Yesterday was by all measures a fairly normal Tuesday. A welcome respite of a less-busy restaurant after a weekend that included Veteran's Day, and the NU football game/parents weekend combo.
But a sequence of random events happened that got me thinking about blood, and the thought of it as it relates to food and eating. It's a strange and interesting phenomenon how blood is this taboo that repulses people, but they'll gladly eat nearly every other part of whatever animal they're consuming.
There is, of course, a deep multi-cultural history of rituals and beliefs relating to blood and the question of whether to partake of eating/drinking it. Lots has been written, including a really good article in Food Arts by Brad Farmerie.
When customers come into Edzo's and say something about "blood" with regard to the burgers that they're ordering, they're under the impression that the red juice that drips out of a nicely-prepared burger is blood. It's not, of course.
Now, I could try explaining to the guy trying to order a burger "medium, but with no blood" that all the blood is drained from the animal at the slaughterhouse and what he's seeing when he eats his medium burger is mostly just water that resides within the muscle tissue that is subsequently thrown off during the cooking process as the proteins in the meat tighten and shrink, pushing out the moisture.
But that's not very appetizing. So it's kind of a hard situation to handle.
Most of the time, folks that specifically talk about "blood" in their burgers want well-done, so it's not an issue that needs to be grappled with. They're just trying to tell me that they don't want to see any red or pink in their burger. Which, you know, I'm not in love with doing, but I'm happy to oblige for paying customers.
But the "medium, no blood" requests are more difficult. I usually ask something like "so, you want a pink center?", and often the person says "oh, no!", so it's clear that they just don't actually understand what "medium" refers to. Yesterday, a woman asked for "medium, no blood" and when I asked about the pink center, she said "yes", enthusiastically. So I repeated it back to her "You want it pink, but with no blood?"
"Yes," she said.
Ok. I didn't bother trying to delve into the question of what distinction she would make between juice and blood, although I considered it. I just called it out and rung it up as a regular medium char burger.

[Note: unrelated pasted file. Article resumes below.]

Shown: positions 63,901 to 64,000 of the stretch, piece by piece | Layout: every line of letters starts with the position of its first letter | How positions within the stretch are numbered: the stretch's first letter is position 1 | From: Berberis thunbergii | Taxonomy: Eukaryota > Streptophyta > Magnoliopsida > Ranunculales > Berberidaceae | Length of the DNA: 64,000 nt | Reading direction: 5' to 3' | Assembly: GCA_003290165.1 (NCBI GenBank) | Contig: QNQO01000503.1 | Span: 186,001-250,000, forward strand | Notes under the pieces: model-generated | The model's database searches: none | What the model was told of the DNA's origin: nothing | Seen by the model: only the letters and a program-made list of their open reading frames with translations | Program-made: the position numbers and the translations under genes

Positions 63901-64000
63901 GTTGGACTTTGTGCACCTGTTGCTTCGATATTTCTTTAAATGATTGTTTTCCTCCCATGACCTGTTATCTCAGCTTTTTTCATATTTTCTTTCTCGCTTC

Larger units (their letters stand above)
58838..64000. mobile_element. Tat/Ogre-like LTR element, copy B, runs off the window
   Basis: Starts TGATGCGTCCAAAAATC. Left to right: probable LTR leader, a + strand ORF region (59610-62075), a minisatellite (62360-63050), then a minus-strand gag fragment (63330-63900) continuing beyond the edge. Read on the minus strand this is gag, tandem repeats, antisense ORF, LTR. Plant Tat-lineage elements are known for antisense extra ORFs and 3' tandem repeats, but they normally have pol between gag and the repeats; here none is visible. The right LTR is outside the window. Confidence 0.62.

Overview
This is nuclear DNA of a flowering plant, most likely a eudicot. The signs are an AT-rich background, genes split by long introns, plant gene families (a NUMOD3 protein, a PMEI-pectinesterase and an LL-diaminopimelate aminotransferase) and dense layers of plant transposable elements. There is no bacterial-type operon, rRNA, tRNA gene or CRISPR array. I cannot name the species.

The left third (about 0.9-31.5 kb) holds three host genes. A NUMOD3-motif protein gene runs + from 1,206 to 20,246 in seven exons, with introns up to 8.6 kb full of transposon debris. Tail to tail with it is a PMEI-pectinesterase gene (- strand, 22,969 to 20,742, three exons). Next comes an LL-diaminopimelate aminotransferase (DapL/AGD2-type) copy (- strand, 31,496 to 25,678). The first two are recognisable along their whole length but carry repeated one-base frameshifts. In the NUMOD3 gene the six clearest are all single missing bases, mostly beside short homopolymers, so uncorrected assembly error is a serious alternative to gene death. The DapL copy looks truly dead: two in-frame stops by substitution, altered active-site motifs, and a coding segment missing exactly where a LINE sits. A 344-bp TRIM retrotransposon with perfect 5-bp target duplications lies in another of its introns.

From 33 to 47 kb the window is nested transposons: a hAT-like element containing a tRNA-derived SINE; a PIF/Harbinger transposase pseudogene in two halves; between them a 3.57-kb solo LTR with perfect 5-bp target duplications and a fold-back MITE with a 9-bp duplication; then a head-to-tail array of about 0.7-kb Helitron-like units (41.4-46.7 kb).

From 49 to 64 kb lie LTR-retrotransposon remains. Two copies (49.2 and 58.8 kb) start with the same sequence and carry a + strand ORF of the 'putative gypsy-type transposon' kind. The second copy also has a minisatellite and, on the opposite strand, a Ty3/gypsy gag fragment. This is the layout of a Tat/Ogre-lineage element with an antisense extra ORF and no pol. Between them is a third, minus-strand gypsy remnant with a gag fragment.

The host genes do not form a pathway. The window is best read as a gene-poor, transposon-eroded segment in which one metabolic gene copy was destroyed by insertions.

Coincidentally, this happened at a time when Rob and Allie Levitt from The Butcher & The Larder were in having lunch, so Rob and I were naturally chatting about beef as I bopped around the restaurant doing this and that.
At one point, Rob and I were up by the counter talking, and the "no blood" lady comes up, holding her burger up above the paper tray. It looks awesome and it's just dripping juice, but she's making this "I'm kind of repulsed" face and is clearly not pleased. I try and reassure her that what she's seeing is not blood, but juice, and is a good thing, a sign of how fresh the beef is. I start to swap out her juice-filled paper tray for a new one, and Rob and I chuckle about the fact that her burger was made with beef from Slagel Farm that Rob cut and I ground, and that the animal was alive maybe 5 days ago.
I tried explaining this to the lady in a way that she'd be able to understand, without getting into too much detail. This is an interesting thing that's happened as a result of this recent farm-to-table trend that's happening. Some people aren't quite ready to be so close to their food. Being closer to our food means sometimes seeing stuff that we believe we're supposed to be repulsed by.
If someone truly believes that all moisture in a burger is "blood" and they believe that eating "blood" is repulsive, then they're not going to enjoy a juicy burger. Anyone who's stubbornly forced a kid to eat something and then watched them truly gag on it (or been forced to when they were a kid) knows this.
But other people are ready. Or maybe they're close to being ready, and they just need a bit of education in order to be able to get past their hang-ups. Thankfully, that was the case with yesterday's "no blood" lady. I explained to her about how the Slagel Farm beef we get is free of hormones and antibiotics, and how it's sourced from a local farm that raises the cows using humane, sustainable methods, by a butcher who brings in one or two whole cows a week and cuts the meat himself, in his local butcher shop. And I gave her a brief glimpse into how we take care here in the shop to handle the meat minimally as we cut it, grind it and shape it into half-pound patties, waiting until it hits the fire to season it with just a bit of salt and pepper.
And I explained that all of those factors combined are the reason that the burger has so much juice, which most people see not as repulsive "blood", but as a delicious liquid--almost like a small quantity of freshly-made beef 'stock--that is created during the cooking process, and is something to be savored. I see customers dipping the remnants of their buns into the puddles in the paper trays all the time.
"Give it a minute to rest", I said, as I swapped out her paper tray for a fresh one. "Then cut it in half and take a look inside. If you want me to put it back on the fire and cook it all the way, I'll be happy to do that for you". She did as I suggested, and was over at her table quietly eating for a while. I went back and checked in on her after a bit and she seemed to be enjoying the burger, rosy pink center and all.
So that was nice. I'm not entirely sure if she saw the light, or if she just didn't want to deal with asking me to cook it more. She didn't come up and rave about having a revelation or anything, but I wasn't expecting that. Hopefully she'll be back in soon and it will be interesting to see how she orders her burger next time.